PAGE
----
Director Ari Aster: How Movies Can Be a Force for Good in the 2020s

The 'Midsommar' and 'Hereditary' director is happy to have a message in a movie. Just don't bludgeon him with it.

by Ari Aster
Natasha Chomko, aka POST-WOOK

It’s difficult to answer the question of how movies can be a force for good. I know that I never want to make message movies. But a movie doesn’t need to have a concrete message to make a deep and meaningful impact.

I’ve learned as much from the movies as anywhere else, but it’s almost never from an explicit statement being made. Instead, it’s something that seeps in. And it does so by hypnosis. If the movie’s agenda is transparent, that makes me resist. A question well-articulated is so much stronger (and more trustworthy) than an answer firmly stated.

My favorite thing is to go alone to a movie theater and just lose myself in a film. I’ve always loved longer films that can luxuriate in the worlds they’ve built. Of course I appreciate a tight, efficient movie, too.

"Everything is a risk until it’s been tested and proven, and once it’s been proven, it’s dead.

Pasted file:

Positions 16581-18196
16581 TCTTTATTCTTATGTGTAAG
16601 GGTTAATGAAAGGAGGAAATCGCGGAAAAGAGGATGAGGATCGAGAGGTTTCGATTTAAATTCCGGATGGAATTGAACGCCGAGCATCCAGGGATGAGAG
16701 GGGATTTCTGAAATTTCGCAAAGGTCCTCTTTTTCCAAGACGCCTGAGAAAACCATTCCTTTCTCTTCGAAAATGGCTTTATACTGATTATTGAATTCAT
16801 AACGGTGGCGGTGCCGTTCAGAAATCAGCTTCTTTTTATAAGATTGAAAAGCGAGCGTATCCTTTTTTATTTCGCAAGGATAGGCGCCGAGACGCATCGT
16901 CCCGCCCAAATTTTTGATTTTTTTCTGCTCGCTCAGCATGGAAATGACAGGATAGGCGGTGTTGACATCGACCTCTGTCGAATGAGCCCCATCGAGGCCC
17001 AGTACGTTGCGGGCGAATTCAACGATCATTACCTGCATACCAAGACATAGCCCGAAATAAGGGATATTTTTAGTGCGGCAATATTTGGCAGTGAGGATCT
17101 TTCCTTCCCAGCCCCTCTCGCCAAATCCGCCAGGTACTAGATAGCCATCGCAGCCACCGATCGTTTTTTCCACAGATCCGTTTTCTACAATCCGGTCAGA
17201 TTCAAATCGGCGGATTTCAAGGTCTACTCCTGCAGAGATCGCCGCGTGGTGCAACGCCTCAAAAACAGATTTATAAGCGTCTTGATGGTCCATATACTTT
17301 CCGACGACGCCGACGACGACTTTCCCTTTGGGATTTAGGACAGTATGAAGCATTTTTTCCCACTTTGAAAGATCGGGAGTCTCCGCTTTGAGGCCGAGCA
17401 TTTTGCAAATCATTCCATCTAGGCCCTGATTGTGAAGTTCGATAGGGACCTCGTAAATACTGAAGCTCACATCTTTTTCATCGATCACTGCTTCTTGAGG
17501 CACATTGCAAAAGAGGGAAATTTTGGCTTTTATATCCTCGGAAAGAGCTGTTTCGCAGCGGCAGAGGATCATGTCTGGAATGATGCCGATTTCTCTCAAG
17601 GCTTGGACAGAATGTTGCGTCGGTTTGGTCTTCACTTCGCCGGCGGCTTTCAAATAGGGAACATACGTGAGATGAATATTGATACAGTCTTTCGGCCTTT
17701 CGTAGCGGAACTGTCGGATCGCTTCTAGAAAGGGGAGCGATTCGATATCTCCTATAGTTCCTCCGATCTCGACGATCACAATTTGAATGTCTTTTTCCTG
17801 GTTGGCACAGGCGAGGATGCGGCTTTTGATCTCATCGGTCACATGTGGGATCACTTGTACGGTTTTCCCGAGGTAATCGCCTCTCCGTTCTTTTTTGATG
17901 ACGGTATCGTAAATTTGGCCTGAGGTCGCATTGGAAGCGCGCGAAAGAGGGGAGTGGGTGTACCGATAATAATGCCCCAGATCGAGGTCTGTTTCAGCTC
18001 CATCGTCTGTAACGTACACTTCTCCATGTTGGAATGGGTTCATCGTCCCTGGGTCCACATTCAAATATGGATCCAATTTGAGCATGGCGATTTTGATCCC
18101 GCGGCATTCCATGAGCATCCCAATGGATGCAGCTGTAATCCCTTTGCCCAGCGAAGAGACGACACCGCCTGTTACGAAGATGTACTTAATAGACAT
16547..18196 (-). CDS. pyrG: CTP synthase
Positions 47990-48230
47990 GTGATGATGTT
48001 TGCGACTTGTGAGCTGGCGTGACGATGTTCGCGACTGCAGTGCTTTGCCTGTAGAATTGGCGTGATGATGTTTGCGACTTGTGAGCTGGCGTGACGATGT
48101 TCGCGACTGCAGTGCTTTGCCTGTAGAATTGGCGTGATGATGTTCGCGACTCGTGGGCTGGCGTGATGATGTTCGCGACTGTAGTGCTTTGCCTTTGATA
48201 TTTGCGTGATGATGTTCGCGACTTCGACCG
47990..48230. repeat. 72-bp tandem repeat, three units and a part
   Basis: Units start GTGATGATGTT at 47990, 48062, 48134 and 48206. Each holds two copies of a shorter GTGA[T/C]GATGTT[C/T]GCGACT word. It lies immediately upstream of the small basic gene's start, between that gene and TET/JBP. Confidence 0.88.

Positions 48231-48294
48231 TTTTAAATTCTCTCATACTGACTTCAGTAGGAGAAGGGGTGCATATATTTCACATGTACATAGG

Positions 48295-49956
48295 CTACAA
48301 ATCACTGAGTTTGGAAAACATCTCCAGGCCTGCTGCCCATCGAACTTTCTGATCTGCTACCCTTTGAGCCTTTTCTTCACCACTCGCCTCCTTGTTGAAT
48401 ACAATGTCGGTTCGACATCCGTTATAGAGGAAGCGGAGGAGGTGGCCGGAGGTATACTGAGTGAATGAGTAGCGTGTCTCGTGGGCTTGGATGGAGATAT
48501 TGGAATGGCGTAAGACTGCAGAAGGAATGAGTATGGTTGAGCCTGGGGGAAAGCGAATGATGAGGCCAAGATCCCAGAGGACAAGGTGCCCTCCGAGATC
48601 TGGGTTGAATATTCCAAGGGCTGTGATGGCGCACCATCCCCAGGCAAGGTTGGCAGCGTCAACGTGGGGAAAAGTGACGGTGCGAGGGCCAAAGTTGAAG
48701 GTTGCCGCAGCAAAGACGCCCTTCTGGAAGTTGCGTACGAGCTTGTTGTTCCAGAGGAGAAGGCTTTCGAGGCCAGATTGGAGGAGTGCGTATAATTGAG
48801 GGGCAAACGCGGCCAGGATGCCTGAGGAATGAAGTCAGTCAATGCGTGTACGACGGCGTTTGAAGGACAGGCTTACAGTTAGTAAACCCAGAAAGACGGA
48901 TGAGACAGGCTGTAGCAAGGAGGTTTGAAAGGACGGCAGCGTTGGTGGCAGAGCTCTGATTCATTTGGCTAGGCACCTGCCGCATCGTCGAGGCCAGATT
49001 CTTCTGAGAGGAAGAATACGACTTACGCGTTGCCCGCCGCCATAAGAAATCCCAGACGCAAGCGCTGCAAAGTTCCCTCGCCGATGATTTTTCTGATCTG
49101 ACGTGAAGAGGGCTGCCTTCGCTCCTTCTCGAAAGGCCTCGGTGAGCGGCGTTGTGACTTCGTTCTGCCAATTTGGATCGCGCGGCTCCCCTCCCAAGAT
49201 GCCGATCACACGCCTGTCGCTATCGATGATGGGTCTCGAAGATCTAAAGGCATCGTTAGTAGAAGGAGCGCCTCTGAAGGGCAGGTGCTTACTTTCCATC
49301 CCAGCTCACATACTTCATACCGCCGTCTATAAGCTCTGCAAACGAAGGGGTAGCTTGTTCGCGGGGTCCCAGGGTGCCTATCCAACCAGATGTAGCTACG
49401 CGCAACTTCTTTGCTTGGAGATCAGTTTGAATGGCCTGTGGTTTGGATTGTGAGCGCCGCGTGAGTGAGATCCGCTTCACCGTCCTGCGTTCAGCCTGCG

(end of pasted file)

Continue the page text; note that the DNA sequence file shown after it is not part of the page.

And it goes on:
For as long as the spell can sustain itself, I want to live inside the piece. And the longer the movie, the greater the opportunity for envelopment.

Of course, the risk of boredom has also increased. Not to mention the risk of the artist indulging his or her baser instincts. But everything is a risk until it’s been tested and proven, and once it’s been proven, it’s dead.

So, I’m against messages. If I’m “for” something, I guess it’s a sort of verification through experience.

If I can really lose myself, maybe I’ll be able to actually receive something. Just don’t tell me what it is.

See also: For ‘Midsommar’ Director Ari Aster, Scaring You Is Just the Beginning

Ari Aster is a member of the Inverse Future 50. Midsommar is in theaters now. Follow Aster on Twitter at @ariaster.

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